Turmoil in the global potash market is creating an opportunity for Vale SA to buy assets at a discount as the mining company leads Brazil’s bid to become self-sufficient in crop nutrients.
Vale, whose output at Brazil’s only potash mine dropped for the past three years, should abandon plans for greenfield projects and consider instead purchasing existing producers or their assets, according to Stifel Nicolaus & Co. Potash companies are trading at a “great discount,” making acquisitions a cheaper option for Vale than starting from scratch, said Terence Ortslan, managing director of research firm TSO & Associates.
Vale suspended two potash projects in Argentina and Canada worth $8.9 billion in the past year as cost increases made the ventures unfeasible. Fertilizer producer shares have slumped 14 percent on average since July 30 when OAO Uralkali ended output restrictions through a venture with Belaruskali, triggering speculation prices would tumble. Their average price-to-book ratio fell to 1.69 yesterday from 2.55 at the end of last year.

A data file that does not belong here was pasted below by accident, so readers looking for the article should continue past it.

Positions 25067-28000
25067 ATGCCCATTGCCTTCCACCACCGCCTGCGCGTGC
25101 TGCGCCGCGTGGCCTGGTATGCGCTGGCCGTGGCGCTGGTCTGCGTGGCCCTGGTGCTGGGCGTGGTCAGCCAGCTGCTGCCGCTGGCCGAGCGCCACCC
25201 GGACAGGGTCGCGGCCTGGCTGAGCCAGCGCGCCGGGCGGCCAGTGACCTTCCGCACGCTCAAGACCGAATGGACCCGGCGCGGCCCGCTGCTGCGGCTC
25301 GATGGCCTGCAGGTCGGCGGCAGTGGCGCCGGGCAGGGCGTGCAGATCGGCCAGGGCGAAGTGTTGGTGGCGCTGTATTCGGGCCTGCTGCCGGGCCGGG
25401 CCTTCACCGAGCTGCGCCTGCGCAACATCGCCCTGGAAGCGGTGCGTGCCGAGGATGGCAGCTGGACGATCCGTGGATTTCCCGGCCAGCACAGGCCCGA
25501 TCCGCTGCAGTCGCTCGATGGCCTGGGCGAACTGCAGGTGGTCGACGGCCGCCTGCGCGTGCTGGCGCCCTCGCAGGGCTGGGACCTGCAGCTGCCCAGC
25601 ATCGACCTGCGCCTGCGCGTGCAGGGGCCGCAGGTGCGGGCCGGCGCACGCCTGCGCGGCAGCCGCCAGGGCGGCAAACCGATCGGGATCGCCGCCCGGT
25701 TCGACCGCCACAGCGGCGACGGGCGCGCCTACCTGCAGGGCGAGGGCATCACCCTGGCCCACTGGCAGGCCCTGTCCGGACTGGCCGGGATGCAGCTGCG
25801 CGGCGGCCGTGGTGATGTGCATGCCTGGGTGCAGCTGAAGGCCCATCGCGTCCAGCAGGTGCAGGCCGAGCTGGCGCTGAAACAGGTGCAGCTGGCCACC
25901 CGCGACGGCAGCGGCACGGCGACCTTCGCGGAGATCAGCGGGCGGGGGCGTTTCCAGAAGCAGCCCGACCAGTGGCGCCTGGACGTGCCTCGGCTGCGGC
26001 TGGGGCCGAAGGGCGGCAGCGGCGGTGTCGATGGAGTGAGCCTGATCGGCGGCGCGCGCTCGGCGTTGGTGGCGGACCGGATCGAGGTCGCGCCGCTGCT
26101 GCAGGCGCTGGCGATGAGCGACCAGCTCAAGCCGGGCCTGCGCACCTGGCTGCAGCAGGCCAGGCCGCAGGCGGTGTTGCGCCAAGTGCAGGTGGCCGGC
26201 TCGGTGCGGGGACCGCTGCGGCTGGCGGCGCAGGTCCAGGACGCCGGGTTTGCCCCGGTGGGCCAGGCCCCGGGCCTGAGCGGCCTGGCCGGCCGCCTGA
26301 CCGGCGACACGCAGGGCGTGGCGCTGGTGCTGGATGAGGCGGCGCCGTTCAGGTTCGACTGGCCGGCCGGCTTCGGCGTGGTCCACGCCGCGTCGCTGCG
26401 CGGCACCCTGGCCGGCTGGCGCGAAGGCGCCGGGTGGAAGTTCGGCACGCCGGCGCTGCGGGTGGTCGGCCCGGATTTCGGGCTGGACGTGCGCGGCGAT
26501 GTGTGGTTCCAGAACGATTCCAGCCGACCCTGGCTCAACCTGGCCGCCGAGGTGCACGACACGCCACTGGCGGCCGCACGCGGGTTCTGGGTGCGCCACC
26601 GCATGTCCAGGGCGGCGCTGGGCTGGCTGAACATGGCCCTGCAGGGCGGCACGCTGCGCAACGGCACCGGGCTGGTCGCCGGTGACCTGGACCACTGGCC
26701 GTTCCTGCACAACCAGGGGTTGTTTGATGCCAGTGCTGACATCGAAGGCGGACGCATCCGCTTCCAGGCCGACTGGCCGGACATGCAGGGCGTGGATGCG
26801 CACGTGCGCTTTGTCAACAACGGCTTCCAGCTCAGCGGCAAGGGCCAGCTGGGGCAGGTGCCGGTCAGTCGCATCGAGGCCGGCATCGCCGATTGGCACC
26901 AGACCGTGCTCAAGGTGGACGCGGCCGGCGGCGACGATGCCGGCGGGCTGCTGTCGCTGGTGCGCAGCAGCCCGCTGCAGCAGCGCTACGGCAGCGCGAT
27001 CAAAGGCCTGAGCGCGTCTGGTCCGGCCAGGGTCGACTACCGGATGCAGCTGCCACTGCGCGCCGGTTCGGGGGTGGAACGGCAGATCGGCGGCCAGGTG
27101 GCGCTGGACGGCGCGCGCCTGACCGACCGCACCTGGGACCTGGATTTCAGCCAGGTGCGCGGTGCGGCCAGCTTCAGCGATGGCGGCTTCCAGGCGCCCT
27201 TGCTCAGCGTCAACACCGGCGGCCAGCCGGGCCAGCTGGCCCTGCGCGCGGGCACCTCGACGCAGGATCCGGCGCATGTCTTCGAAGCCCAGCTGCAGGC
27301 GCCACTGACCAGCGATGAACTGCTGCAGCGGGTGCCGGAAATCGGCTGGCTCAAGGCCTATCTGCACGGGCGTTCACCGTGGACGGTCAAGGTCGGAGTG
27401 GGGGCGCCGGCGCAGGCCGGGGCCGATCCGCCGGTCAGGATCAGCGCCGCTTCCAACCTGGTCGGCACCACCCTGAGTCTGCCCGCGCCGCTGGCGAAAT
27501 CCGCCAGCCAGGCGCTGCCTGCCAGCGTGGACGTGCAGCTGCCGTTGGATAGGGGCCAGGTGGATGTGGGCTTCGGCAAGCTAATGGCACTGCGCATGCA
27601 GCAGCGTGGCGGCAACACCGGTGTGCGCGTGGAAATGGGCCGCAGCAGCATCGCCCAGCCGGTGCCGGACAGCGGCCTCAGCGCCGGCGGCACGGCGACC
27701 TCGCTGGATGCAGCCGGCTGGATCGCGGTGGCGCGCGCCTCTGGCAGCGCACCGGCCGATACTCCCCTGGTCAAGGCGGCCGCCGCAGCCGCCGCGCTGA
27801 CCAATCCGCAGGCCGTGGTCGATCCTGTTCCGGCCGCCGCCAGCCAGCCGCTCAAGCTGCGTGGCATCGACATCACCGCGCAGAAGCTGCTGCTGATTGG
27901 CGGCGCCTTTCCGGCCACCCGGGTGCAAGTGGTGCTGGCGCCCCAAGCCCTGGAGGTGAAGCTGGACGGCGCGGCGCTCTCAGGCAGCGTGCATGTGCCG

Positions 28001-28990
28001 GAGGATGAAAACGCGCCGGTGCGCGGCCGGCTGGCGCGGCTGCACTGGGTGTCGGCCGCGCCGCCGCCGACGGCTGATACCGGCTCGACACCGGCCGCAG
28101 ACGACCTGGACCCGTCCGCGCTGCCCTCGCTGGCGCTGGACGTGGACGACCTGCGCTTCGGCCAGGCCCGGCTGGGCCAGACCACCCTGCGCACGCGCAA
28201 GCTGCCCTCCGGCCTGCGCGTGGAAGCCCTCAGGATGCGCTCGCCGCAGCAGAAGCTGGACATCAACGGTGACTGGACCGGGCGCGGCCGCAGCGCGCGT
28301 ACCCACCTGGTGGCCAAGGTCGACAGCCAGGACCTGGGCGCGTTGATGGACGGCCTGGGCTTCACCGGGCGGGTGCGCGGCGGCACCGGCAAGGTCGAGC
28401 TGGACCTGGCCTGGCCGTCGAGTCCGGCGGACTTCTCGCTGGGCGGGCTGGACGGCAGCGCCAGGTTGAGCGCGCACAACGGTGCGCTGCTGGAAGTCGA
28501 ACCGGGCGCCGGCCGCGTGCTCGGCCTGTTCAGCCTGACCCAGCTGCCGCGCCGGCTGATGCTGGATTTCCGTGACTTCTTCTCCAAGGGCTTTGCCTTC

“It’s tough to justify the economics of a new project at today’s pricing,” Stifel Nicolaus analyst Paul Massoud said by telephone from Washington. “Looking at more established producers, if they can get the balance sheet to work, is the right way to go.”
Vale isn’t changing its strategy of seeking low-cost potash projects and maintains the business among its five main areas of focus, Chief Executive Officer Murilo Ferreira said during a conference call Aug. 8. While taking a cautious approach, the company is actively looking at potash growth options, head of fertilizers and coal Roger Downey said on the same call. Roberto Moretzsohn, commercial director for fertilizers, echoed those comments in Sao Paulo yesterday.
Fertilizers generated a net loss for the Rio de Janeiro-based company in the three quarters through June 30, according to data compiled by Bloomberg. Vale produced 233,000 metric tons of potash from its Taquari-Vassouras mine in northeastern Brazil in the first half of the year, 5.3 percent less than the previous year. It’s targeting 550,000 tons this year, similar to last year and 23 percent below a 2009 record.
Shares of Vale dropped 21 percent this year, underperforming rivals BHP Billiton Ltd. (BHP), the world’s biggest miner, Rio Tinto Group and Anglo American Plc. (AAL) An even steeper slide by potash producers makes an acquisition a more attractive option than spending years on new projects, TSO’s Ortslan said.
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